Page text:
Watchdog began as a slot focussing on consumer affairs in the famed magazine/current affairs programme 'Nationwide' and was originally presented by Hugh Scully. It was fading in the late 1970's but was eventually revived by Lynn Faulds Wood at TV-am and became one of the most watched segments of the otherwise hapless Breakfast station's output. Lynn, like husband John Stapleton (also a TV-am reporter in the early 1980's) was utterly fearless and would badger, browbeat, and generally harass the bad guys until they gave up or on occasion resorted to violence. Whatever the outcome it was great television and undoubtedly helped dig TV-am out of its various ratings slumps.
Unfortunately Lynn, like many other talented presenters didn't survive Bruce Gyngell's ill judged and ultimately fatal new look for TV-am and left in 1985 to be followed by husband John less than a year later. Bad news for TV-am but good news for the BBC as the pair resurrected 'Watchdog' and got it in to a prime time slot. With the greater resources and professionalism of the BBC, Lynn with John took 'Watchdog' to new heights.
Sadly, both would leave the show in 1993 to pursue other interests, including starting a family, and Lynn's well publicised illnesses which she would overcome showing great courage. Both now can be found on GMTV, John as a main presenter with Lynn still plugging away at consumer affairs, and doing a better job than her replacements at Watchdog.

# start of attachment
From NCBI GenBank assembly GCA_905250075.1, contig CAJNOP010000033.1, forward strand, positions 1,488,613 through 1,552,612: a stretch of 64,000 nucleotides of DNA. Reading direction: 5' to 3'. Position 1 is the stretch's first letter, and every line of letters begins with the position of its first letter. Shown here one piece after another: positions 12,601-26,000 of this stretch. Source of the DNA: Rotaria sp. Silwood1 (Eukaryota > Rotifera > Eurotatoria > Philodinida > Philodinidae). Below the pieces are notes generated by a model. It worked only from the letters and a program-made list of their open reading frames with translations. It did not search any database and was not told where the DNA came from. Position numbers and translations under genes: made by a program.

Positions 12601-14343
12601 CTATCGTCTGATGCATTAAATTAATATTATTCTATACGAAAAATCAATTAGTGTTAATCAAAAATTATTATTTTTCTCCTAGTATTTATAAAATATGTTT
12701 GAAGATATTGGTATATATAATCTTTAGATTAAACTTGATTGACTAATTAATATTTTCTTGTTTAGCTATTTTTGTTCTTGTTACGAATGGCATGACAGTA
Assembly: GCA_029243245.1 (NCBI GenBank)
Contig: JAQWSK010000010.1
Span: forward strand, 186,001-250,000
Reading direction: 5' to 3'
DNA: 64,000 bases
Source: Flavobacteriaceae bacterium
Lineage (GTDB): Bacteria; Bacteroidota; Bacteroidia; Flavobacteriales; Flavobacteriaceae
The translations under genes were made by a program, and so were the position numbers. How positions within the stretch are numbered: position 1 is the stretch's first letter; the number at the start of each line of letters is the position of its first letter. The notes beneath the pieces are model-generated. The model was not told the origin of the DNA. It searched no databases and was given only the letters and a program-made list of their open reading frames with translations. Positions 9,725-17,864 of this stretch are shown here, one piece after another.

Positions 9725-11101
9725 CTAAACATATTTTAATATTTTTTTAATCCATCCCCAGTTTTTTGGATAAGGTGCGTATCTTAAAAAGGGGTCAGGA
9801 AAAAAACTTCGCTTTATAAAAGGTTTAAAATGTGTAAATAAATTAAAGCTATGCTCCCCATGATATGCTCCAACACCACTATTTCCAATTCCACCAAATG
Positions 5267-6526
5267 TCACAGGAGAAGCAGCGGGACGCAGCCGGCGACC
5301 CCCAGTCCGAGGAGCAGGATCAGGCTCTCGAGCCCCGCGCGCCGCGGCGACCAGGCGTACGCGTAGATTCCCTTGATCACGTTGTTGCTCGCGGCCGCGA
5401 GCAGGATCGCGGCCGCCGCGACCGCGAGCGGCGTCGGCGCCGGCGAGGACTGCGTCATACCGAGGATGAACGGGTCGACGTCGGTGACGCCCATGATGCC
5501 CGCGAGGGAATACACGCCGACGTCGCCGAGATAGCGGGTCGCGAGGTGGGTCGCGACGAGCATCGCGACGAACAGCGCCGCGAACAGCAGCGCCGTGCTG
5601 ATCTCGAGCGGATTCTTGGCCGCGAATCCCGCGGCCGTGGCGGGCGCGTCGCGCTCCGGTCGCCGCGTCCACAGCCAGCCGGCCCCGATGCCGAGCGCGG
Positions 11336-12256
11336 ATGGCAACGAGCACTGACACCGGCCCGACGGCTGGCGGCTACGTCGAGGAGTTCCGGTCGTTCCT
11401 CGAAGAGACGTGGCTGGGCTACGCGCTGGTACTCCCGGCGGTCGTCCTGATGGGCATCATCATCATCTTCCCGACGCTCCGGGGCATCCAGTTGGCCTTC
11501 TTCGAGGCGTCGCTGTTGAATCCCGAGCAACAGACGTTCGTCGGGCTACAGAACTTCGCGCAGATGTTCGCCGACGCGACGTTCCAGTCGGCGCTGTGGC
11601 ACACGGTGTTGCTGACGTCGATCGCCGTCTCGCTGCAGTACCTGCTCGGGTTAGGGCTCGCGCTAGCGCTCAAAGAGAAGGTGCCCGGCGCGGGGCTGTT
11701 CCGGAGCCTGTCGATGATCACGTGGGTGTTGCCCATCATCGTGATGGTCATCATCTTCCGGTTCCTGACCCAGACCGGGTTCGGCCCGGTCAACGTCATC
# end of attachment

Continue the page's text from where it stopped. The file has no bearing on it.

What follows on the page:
Anne Robinson took the helm and the whole show drifted into a kind of poor man's 'That's life.' In place of the solid investigative journalism the whole thing took on a campy air with Robinson and cronies seemingly being the main attraction and the consumer gripes a vehicle for them to display their dubious talents. By the new millennium Robinson was making far too much money on 'Weakest Link' to be bothered and so left to be replaced by radio jock Nicky Campbell and debutant newsreader Kate Sanderson.
Both bring a histrionic air to the show with Campbell attempting a poor imitation of the Jeremy Paxman interrogational approach, and Sanderson alternating between a giggly schoolgirl and a lip trembling drama queen depending on the tone of the particular item. There are other, better shows for consumer affairs these days, Rogue Traders being just one example. There are also better entertainment shows, but for the BBC, this fills a handy half hour after the news and current affairs, and can't hit the budget too much for them drop it. Until they do, I'll keep the remote handy...
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